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US$3 billion top Asia fund bets on Tencent again despite China gaming rules, favours Samsung over TSMC in chip market

In Business
January 12, 2024

A fund that outperformed most of its peers has added Tencent Holdings back to its portfolio recently, betting on the gaming company’s attractive valuation despite further industry curbs by the Chinese government.

Federated Hermes Asia Ex-Japan Equity Fund, which beat 83 per cent of its peers for the past three years, made the purchase in the new year, even after China released a draft rule on gaming restrictions in December. The investment reflects the fund’s optimism over the nation’s beaten-down market, where valuations are “absolutely incredible”, said Jonathan Pines, who manages the US$3.1 billion fund.

“We are buying it now because of its very cheap value,” he said in an interview Wednesday, referring to Tencent’s shares. Pines’ fund sold most of its shares in Tencent as well as in Taiwan Semiconductor Manufacturing Company (TSMC) about a year ago.

Tencent yielded its position as Asia’s second-most valuable company after China’s new rules on online gaming erased US$53 billion off its market value in 2023, capping a third year of losses. The shares trade at less than 16 times forward earnings, or about half the 10-year average, making them attractive, Pines said.

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While China currently is not the preferred investment destination for many, a combination of ultra-cheap valuations and low allocations outweighs the risks of investing in the nation’s stocks, according to Pines.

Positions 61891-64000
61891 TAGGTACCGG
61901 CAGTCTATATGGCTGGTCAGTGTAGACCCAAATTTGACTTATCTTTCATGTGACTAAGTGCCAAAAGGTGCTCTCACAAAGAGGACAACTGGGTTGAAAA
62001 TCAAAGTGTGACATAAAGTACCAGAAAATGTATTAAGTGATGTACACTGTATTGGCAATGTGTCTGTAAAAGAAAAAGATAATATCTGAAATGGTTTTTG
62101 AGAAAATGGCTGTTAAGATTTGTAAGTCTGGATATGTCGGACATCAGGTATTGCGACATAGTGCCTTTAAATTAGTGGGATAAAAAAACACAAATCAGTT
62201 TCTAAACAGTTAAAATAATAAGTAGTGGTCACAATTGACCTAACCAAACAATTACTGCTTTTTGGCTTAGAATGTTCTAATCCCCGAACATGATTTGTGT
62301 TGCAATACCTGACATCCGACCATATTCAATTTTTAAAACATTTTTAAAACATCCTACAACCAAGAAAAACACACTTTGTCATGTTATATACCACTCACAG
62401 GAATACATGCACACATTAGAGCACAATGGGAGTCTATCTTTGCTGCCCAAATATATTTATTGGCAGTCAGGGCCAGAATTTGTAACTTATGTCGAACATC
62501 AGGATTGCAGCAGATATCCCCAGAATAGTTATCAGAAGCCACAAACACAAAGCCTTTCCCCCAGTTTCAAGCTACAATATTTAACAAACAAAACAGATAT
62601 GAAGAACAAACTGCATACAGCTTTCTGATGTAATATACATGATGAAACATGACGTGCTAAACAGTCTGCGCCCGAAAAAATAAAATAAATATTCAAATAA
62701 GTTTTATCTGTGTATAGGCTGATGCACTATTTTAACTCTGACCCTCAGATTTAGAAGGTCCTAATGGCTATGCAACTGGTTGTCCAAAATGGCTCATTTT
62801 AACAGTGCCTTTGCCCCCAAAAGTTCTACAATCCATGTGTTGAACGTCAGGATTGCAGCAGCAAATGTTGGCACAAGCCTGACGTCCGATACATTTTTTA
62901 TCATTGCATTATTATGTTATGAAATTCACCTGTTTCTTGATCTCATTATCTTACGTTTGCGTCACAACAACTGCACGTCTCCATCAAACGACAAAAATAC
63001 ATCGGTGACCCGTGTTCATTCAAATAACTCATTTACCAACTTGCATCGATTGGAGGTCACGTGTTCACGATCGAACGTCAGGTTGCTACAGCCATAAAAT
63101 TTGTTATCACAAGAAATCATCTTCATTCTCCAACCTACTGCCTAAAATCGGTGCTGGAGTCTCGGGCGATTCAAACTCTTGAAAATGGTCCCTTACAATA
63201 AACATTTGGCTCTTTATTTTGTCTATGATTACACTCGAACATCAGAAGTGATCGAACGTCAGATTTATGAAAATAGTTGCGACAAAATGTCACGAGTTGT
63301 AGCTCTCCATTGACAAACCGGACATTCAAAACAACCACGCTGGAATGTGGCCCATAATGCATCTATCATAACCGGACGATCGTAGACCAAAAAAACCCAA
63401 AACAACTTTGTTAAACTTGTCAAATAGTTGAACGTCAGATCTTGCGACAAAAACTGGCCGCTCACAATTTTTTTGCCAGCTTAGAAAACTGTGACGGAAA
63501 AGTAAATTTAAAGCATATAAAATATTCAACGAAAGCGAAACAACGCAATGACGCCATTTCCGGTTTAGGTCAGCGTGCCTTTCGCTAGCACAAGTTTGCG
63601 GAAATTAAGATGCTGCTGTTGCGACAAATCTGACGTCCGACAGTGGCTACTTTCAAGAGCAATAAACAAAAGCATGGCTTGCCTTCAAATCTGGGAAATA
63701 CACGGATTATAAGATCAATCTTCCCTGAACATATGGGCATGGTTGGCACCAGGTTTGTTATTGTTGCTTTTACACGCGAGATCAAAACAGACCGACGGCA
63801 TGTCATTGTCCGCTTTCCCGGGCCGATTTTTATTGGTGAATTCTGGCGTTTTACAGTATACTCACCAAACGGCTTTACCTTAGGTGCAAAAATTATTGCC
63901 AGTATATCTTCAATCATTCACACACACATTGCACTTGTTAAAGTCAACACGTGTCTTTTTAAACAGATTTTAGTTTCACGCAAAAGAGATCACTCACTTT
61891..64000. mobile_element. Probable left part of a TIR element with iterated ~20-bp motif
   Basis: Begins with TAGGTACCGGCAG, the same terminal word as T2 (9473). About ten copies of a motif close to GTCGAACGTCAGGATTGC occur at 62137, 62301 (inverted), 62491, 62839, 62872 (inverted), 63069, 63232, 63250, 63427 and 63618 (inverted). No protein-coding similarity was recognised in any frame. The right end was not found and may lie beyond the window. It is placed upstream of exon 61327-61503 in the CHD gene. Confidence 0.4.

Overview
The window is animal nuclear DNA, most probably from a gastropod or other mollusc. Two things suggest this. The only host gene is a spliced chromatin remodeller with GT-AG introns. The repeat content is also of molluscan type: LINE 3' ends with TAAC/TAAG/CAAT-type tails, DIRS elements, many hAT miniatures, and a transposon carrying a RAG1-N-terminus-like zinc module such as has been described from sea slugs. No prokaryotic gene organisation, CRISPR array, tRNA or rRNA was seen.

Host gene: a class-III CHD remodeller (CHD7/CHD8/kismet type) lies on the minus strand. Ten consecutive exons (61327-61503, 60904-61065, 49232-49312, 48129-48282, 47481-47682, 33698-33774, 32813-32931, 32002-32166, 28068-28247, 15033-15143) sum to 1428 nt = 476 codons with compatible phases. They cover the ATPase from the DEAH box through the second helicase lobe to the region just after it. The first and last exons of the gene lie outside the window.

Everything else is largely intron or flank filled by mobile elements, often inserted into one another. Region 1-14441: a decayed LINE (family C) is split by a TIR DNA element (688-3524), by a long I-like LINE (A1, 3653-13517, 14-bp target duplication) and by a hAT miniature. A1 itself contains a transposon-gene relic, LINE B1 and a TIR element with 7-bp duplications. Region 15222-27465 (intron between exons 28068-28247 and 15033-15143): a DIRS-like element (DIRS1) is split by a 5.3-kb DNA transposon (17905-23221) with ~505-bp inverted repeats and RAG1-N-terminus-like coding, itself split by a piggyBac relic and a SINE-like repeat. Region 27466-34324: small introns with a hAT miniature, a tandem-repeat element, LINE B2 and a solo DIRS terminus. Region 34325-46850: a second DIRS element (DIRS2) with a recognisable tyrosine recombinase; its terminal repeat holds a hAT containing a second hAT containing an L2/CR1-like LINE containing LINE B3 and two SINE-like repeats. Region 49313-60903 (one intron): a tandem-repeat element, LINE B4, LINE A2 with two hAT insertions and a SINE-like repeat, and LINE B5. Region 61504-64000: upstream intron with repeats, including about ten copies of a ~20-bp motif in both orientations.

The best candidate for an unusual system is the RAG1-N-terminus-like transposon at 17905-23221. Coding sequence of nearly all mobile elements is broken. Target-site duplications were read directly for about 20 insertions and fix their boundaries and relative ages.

“We think the risks of investing in China are worth taking because the stocks are so cheap,” he said.

The fund, which is also overweight on South Korea, prefers Samsung Electronics to TSMC in the Asia semiconductor space.

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TSMC is due for a cyclical downturn, and its shares trade at nearly five times book value, while Samsung’s earnings are poised to recover, Pines said, adding that the Korean company’s position in the memory chip sector makes it a better place to be for now.

While Korea’s largest company this week reported a steeper-than-expected 35 per cent drop in operating income, reflecting weak demand for consumer electronics globally, Pines said the results would not prevent him from being positive on its earnings trajectory. “Things are going to improve from here,” he said.

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